Category: History

Page: 310

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This book is the first comprehensive investigation of the National War Aims Committee, providing detailed discussion of the establishment, activities and reception of the British domestic propaganda organisation, together with a careful and extensive analysis of the patriotic content of its propaganda.
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Churches Chaplains and the Great War

The German and American experiences. 1871–1914, eds Manfred F. Boemeke, Roger Chickering and Stig Förster, 125–135 (Cambridge: Cambridge University Press, 1999), 129. 74 Cited in A.J. Hoover, God, Germany and Britain in the Great War.

Author: Hanneke Takken

Publisher: Routledge

ISBN: 9781351390750

Category: History

Page: 270

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This book is an international comparative study of the British, German and French military chaplains during the First World War. It describes their role, position and daily work within the army and how the often conflicting expectations of the church, the state, the military and the soldiers effected these. This study seeks to explain similarities and differences between the chaplaincies by looking at how the pre-war relations between church, state and society influenced the work of these army chaplains.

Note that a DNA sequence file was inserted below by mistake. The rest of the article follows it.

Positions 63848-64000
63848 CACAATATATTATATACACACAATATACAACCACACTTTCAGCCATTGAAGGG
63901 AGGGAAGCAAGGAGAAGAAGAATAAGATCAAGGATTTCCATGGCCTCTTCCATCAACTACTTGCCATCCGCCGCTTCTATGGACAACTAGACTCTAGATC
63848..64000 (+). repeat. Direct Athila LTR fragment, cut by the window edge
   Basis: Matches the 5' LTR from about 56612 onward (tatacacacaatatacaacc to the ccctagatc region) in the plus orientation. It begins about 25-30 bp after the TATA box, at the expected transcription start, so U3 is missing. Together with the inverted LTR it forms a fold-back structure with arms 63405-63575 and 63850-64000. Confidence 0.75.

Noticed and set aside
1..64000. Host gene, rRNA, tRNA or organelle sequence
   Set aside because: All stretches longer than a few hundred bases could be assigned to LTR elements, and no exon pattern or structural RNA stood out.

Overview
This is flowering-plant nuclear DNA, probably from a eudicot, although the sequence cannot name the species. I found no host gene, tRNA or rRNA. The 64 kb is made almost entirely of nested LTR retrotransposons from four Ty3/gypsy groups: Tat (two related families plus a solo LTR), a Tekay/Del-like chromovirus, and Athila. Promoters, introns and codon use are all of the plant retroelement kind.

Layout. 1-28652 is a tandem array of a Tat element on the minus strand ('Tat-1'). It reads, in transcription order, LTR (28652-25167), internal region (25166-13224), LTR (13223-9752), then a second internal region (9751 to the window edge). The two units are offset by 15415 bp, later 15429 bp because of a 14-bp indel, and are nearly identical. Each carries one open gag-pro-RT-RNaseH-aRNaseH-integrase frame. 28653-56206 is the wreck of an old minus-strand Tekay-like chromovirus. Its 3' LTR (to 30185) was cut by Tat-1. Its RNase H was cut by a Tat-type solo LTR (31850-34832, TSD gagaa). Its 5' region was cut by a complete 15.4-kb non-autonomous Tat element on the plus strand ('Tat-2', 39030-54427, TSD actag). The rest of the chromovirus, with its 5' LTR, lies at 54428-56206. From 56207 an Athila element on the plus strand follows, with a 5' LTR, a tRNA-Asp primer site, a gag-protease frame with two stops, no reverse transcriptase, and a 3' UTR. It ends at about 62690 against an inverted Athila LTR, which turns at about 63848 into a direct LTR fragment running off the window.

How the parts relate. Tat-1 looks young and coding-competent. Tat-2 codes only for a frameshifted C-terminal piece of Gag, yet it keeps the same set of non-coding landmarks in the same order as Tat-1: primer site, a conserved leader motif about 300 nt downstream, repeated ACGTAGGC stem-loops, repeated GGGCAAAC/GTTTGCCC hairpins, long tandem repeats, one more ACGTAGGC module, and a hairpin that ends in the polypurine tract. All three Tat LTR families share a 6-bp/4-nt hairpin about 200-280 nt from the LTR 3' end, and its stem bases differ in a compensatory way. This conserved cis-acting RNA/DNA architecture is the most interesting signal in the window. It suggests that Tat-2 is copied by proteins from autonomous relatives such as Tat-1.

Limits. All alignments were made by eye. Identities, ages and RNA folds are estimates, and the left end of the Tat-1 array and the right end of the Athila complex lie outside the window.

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Authority Identity and the Social History of the Great War

Arlie Hoover , God , Germany and Britain in the Great War : A Study in Clerical Nationalism ( New York , 1989 ) is inadequate ; more rewarding are Alan Wilkinson , The Church of England and the First World War ( London , 1978 ) and ...

Author: Independent Scholar Frans Coetzee

Publisher: Berghahn Books

ISBN: 1571810676

Category: History

Page: 362

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The unprecedented scope and intensity of the First World War has prompted an enormous body of retrospective scholarship. However, efforts to provide a coherent synthesis about the war's impact and significance have remained circumscribed, tending to focus either on the operational outlines of military strategy and tactics or on the cultural legacy of the conflict as transmitted bythe war's most articulate observers. This volume departs from traditional accounts on several scores: by exploring issues barely touched upon in previous works, by deviating from the widespread tendency to treat the experiences of front and homefront isolation, and by employing a thematic treatment that, by considering the construction of authority and identity between 1914 and 1918, illuminates the fundamental question of how individuals, whether in uniform or not, endured the war's intrusion into so many aspects of their public and private lives.